During much of the tenure of Barbachano ownership, the relationship between the owners and the government was, if not cordial, at least stable. The federal government's agency that oversees archaeological zones, the Instituto Nacional de Antropologia y Historia (INAH), managed the site and conducted archaeological investigations. The Barbachano family was permitted to operate the Mayaland and the Hacienda Chichen as profit-making tourist enterprises.

Barbachano Peon died in 1964, and his property went to his two children, Fernando Barbachano Gomez Rul and Carmen Barbachano y Gomez Rul. Eventually Fernando came to own the land that contains the most famous monuments of the archaeological zone.

According to Barbachano Gomez Rul in interviews conducted in 2005 and 2006, he received a portion of ticket receipts generated by tourists entering the archaeological zone. The family also had its own entrance to the park on the east side, next to the Mayaland Resort and opposite from the main tourist entrance in the west. The Yucatan state agency, Patronato Cultur, also received a portion of ticket revenues and eventually took over managing the ticket selling process.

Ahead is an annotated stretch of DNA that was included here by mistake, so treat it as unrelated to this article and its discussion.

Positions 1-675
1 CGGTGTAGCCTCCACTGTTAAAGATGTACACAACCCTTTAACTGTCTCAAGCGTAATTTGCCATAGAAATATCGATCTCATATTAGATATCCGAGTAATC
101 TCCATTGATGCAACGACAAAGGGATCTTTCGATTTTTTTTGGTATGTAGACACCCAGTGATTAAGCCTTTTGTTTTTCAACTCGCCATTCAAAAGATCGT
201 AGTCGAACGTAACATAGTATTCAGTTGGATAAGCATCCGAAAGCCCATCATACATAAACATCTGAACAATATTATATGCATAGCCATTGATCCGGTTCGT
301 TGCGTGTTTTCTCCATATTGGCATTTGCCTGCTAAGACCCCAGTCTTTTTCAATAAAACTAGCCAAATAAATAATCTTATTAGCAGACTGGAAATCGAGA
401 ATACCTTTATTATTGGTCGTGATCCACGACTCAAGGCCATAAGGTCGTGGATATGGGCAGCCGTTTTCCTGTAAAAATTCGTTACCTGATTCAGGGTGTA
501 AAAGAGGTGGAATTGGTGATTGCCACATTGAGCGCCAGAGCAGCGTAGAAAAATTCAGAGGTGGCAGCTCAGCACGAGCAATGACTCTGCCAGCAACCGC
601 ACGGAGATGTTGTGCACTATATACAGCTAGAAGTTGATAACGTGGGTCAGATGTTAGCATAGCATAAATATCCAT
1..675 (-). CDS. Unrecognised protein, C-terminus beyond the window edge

Discord broke out some time after the turn of the century when, according to Barbachano Gomez Rul, state militia prevented him at gunpoint from bringing guests into the archaeological zone. By that time relations between the state and don Fernando had already degraded as Barbachano was criticizing in the press the governor, Patricio Patron Laviada.

According to Barbachano Gomez Rul, the state began withholding his percentage of ticket receipts. In retaliation, the owner of Chichen took over operation of two large palapas inside the archaeological zone. For years the families of the men who provided security and maintenance at Chichen Itza, most if not all descended from the indigenous Maya, had operated these palapas, selling snacks and trickets to tourists visiting the site.

Once again, the Maya invaded Chichen Itza.

'Only a Dollar!'

Ten years earlier, hundreds of Maya vendors had invaded Chichen Itza to sell handicrafts and trinkets to tourists. The Mexican Army eventually had to be called in to drive them out and keep them out.